Gareth flew across the room and landed hard against the wall, wheezing as he slid down to the floor. He pushed himself to his feet and charged back to the fight. Beside him, Tyler snapped at a ghostly leg. He had gone to fur early on and was now snarling at the shapes forming around the central figure. Gareth body slammed into a disturbingly solid ghost before it could land on Tyler’s back then kicked out hard at the figure advancing on Darren. It barely staggered. Vaguely aware of Tyler’s growls and an unearthly shriek behind him, Gareth punched into the figure’s head and it reeled away, collapsing onto a display cabinet before fading away.
“Relinque hoc loco et numquam redire!” snapped Darren as he made the sign of the cross over the small statuette. “Relinque!”
There was a loud crack, a sharp smell of sulphur and then silence. Gareth looked around cautiously as he picked himself up and dusted himself down. Tyler got out of fur and reached for his trousers. “That was bad,” Tyler said.
Darren held up his hand and then prayed quietly for a few moments before turning around, relief on his sweat-streaked face. “That was tough,” he said. “You can come out now, Mrs Beasley.”
A thin faced woman crept into the shattered living room. “Thank you, vicar,” she said, looking around. “Is everything alright?”
Darren nodded. “There’s no trace of anything left in the statuette,” he said. “And if there was anything else affected in your collection, it would have shown. You can continue with your display.”
Mrs Beasley looked around her tiny collection and then back at the prize exhibit of a small Roman statue. “Actually, I think I may take up gardening,” she said. “How much do I owe you for this?”
Darren wearily shook his head. “Please, just remember me in your prayers, and if you have anything to give, please give it to a good charity.” He swayed slightly and Tyler quickly grabbed his shoulder.
“I’ll call in next week, if that’s convenient,” Gareth said. “I’ll just quickly check that things are staying quiet. And you have my phone number if anything else happens.” He looked with concern at Darren’s pale face. “We had better be going.”
He helped Tyler guide Darren out to the Range Rover and took the keys from Darren’s unresisting hand. “We need to get back,” Gareth said. “And Darren needs some decent food.”
“I’m fine,” Darren said, sagging into the passenger seat.
“I’ll get back to Lady Mary and give a report,” Tyler said. “She’s been dealing with her own problems up on the moors so she’ll be grateful that you’ve handled this.” He ran a weary hand over his face. “We can’t go on like this.”
Gareth glanced at Darren who looked ready to drop from exhaustion. “We should meet up later. We’re just reacting at the moment. We need to get ahead of things.”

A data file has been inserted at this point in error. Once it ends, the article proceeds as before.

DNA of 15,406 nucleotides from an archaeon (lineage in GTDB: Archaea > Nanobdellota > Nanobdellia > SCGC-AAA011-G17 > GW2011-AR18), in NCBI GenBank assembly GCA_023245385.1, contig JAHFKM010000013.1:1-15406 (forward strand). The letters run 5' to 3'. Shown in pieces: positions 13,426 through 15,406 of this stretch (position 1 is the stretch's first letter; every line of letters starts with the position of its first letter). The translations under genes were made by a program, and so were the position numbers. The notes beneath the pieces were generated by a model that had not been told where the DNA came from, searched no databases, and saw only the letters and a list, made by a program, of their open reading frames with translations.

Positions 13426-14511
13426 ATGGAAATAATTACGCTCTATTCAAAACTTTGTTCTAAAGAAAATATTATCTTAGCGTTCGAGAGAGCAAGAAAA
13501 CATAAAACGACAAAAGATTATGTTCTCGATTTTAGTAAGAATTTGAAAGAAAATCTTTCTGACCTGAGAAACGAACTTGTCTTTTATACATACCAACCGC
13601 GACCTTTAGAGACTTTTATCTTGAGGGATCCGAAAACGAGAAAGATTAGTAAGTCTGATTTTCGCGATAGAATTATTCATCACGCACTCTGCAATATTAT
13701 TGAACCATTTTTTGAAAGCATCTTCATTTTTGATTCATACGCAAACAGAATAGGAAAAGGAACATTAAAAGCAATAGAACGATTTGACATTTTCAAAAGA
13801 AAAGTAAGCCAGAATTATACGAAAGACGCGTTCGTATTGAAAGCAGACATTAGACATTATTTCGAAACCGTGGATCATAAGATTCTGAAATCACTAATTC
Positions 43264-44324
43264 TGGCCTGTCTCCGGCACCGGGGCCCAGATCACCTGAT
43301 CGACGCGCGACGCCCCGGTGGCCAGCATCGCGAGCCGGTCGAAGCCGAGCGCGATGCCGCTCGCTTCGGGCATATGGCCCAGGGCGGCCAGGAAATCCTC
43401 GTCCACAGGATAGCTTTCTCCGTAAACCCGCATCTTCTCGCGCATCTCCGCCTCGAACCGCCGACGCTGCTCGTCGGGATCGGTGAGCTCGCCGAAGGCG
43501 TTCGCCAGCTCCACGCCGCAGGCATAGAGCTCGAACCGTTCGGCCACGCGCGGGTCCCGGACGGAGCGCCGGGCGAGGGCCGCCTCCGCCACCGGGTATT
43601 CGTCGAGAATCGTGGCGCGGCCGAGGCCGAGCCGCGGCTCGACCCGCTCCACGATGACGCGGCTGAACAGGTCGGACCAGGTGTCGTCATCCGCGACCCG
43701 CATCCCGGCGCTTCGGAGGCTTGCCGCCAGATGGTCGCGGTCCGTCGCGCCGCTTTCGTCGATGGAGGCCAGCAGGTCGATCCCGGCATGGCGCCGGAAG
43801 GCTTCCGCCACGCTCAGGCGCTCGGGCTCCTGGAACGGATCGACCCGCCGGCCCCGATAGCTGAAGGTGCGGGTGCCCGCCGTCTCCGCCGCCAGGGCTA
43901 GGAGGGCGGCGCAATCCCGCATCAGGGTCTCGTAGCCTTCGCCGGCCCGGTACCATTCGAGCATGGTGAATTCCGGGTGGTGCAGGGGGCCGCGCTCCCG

Tyler nodded, exhausted. “But getting ahead of things means getting a breathing space to make plans.” He held up a hand. “I’ll talk later.”
Jasmine sat next to Darren, a frown on her lovely face as she watched him devour a large vegetarian curry with a huge baked potato. “You can go on like this, love,” she said. “It’s relentless.”
Darren chewed around a mouthful before answering. “There aren’t many options,” he said. “It’s the damned Orache Stone. It’s stirring things up.” He shovelled in another mouthful of baked potato. “And it’s stirring up the bad stuff. I can’t turn my back.”
Gareth nodded wearily. “It’s bad,” he said. “I have bruises on my bruises, but we can’t let innocent people get hurt.”
“Was Bron there?” Kidder asked.
Gareth shook his head. “He thinks I need to get some practice on my own,” he said.
“The lad did pretty well,” Bron said. “Once he learns how to not get hit, he’ll be fine.”
“And you’re so good at that,” Gareth said with a tired grin as he took a forkful of the curry. “Don’t think I haven’t seen the evidence of your fights.”
“That’s different,” Bron said. “I have evidence of mighty battles. You wait until you catch up.”
“I’m not in a hurry,” Gareth said.
“And that’s just as well,” Bron retorted.
Darren managed to hide his own grin but looked around the room. For once, everyone was home. Mortimer was bringing in extra curry and a pile of naan bread. Kidder was sitting next to Gareth at the table, slowly eating his own portion and looking concerned. He’d been caught up in a few scraps and Darren was worried about the young werewolf getting in over his head. Sir Philip was sat at Darren’s right, keeping his own counsel. There were some nasty scratches on the handsome face and Sir Philip was sticking to using his left hand after an unpleasant dislocation damaged his right shoulder. Both Jasmine and Carli had come to visit, and while Carli had the sense to keep out of trouble, Darren’s heart twisted with worry at the thought of Jasmine getting caught up. Jasmine was a werewolf and could look after herself, but she was so dear to him. He couldn’t bear the thought of her getting hurt. He turned as there was a knock at the door. “Please, not another incident.”
“I’ll go,” Mortimer said, placing the platters on the table and hurrying out.
“I’ve been in touch with Lincoln,” Sir Philip said. “They haven’t much to give but they’re sending what they have.” He hesitated. “And they’re talking about sending in regulars.”
“The last thing we need is squaddies freaking out in the middle of a scrap,” Darren said wearily. “I don’t have the time to get them through it.”
“We didn’t get much help, did we?” Sir Philip said, looking Darren in the eye. “We didn’t have a choice. We managed.”
“Let’s hope it doesn’t come to that,” Darren said. “I know a few who didn’t manage at all. We shouldn’t risk people breaking as part of a numbers game.”